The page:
“Norfolk Southern failed to explore all potential courses of action, including some that may have kept the rail line closed longer but could have resulted in a safer overall approach for first responders, residents, and the environment,” Shapiro said. “While I appreciate that responding to train derailments presents an array of complex challenges, failure to adhere to well-accepted standards of practice related to incident management and prioritizing an accelerated and arbitrary timeline to reopen the rail line injected unnecessary risk and created confusion in the process.”

A Sign of Infrastructure Deterioration

A pair of researchers from RAND Corporation, a thinktank focusing on public policy challenges, wrote an opinion piece describing the East Palestine train derailment as yet another example of a U.S. infrastructure neglect problem that should be seen as a major threat to national security.

Other recent signs, they said, include the recent water crises in Flint, Michigan, and Jackson, Mississippi, as well as Deepwater and Taylor oils spills, and “countless other unnamed and underreported disasters.”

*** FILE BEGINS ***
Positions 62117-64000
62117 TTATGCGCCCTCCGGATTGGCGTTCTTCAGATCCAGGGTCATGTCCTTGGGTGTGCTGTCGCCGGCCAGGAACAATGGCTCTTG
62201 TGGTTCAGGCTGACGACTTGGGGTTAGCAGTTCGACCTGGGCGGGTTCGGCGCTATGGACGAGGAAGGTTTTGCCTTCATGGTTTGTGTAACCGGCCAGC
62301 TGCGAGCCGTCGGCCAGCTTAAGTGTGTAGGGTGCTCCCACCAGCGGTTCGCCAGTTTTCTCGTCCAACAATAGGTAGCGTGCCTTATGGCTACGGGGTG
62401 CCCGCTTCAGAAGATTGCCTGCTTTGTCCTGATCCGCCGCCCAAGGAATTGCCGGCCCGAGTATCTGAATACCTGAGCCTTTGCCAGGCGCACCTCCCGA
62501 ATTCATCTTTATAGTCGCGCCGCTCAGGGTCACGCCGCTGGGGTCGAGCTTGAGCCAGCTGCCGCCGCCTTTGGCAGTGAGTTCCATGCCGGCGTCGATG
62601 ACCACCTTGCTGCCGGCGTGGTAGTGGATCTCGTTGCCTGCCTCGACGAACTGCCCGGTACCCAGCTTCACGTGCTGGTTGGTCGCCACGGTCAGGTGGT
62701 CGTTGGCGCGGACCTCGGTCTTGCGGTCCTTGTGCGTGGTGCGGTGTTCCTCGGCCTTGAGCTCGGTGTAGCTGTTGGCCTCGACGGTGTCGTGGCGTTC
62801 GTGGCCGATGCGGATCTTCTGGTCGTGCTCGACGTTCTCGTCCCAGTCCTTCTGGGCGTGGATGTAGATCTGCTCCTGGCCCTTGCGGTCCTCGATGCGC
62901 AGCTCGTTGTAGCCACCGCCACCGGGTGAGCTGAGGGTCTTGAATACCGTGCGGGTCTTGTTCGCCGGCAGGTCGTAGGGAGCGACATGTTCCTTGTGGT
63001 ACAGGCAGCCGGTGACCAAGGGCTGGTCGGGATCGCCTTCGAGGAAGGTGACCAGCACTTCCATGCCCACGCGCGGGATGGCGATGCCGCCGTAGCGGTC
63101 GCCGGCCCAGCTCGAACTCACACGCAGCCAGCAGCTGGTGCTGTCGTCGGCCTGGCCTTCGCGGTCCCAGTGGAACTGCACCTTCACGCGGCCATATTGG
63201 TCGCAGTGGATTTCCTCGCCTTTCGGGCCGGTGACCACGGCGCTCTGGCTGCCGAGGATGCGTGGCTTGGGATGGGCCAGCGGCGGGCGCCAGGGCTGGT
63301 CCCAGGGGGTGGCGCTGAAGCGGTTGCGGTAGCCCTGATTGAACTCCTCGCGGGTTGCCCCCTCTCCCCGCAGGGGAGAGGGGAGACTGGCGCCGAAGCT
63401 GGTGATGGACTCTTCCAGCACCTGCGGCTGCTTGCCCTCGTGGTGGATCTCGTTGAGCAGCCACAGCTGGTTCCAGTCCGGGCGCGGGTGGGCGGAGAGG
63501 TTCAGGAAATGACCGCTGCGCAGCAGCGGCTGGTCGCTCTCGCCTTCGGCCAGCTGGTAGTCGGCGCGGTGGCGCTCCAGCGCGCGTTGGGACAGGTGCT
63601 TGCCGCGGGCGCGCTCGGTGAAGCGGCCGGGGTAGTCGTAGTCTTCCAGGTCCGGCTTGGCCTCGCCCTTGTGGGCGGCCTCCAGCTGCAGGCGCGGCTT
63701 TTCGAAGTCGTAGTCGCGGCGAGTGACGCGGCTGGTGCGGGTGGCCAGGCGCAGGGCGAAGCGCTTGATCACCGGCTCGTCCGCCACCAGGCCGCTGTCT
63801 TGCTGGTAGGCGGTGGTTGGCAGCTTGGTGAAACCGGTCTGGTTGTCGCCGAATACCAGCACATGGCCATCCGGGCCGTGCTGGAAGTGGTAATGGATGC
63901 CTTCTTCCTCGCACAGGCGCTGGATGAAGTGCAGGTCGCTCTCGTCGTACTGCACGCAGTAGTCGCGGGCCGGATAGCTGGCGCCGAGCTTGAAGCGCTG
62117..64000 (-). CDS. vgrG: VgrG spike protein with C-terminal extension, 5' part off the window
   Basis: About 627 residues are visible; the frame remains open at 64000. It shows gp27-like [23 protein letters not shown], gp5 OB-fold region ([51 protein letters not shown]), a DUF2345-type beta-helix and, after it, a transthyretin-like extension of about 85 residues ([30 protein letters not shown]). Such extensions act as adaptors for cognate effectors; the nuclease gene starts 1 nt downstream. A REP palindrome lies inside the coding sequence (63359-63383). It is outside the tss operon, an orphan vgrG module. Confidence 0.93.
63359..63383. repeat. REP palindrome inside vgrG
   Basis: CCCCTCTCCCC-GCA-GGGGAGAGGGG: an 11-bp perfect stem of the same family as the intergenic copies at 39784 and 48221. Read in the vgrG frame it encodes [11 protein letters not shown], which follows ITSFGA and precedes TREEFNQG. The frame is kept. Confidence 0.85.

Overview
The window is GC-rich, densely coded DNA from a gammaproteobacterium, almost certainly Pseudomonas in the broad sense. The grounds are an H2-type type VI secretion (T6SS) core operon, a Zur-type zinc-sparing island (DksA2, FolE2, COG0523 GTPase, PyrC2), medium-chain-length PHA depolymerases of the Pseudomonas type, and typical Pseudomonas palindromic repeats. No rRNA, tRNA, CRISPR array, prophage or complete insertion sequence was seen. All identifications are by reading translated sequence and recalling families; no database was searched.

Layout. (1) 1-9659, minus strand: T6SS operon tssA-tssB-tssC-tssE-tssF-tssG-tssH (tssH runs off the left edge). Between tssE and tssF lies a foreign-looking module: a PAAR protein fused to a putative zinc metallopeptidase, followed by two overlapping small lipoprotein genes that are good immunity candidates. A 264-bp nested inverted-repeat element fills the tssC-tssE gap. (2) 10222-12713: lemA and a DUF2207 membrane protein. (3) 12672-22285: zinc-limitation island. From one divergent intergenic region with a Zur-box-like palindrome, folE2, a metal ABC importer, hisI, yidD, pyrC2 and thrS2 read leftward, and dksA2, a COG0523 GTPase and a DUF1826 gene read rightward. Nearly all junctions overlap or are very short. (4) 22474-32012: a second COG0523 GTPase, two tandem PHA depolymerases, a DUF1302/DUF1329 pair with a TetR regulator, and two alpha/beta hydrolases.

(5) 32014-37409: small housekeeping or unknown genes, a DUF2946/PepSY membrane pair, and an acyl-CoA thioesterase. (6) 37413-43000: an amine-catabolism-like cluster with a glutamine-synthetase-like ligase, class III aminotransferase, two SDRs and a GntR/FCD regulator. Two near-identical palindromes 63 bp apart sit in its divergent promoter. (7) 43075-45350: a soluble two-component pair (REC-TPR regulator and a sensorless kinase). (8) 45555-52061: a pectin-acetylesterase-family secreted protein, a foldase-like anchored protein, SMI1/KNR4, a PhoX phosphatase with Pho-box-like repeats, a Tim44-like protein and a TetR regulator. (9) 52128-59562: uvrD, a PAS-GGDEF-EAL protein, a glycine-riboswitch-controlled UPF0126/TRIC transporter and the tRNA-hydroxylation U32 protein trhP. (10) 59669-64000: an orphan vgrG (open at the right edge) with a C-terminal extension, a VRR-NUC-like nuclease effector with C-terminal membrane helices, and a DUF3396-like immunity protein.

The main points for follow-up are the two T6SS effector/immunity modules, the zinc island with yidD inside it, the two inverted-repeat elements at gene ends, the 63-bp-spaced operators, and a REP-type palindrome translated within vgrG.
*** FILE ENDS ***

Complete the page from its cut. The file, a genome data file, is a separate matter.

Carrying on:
The researchers explain:

The rail disaster was not the result of an external attack, and although the specific reasons for the accident are still under investigation, it is no stretch to imagine that it was a slow-moving (PDF), internally created disaster of neglected infrastructure, leaner staffing models and watered-down safety requirements—a string of decisions favoring efficiency over safety, all resulting in the routing of hazardous cargo through places where people live. The implications of this disaster will no doubt unfold over decades, with invisible contamination hitting already vulnerable people and environments, and lingering long after the cleanup crews leave.

Whether it’s a threat to clean water, food supplies, or clean air, they proposed that national security is the appropriate lens through which to view such possibilities.

“How to reduce the risk of the slow disasters unfolding with greater frequency and increasing severity is already well known,” they wrote. “It takes investing in decaying infrastructure and hiring people to run and maintain it.”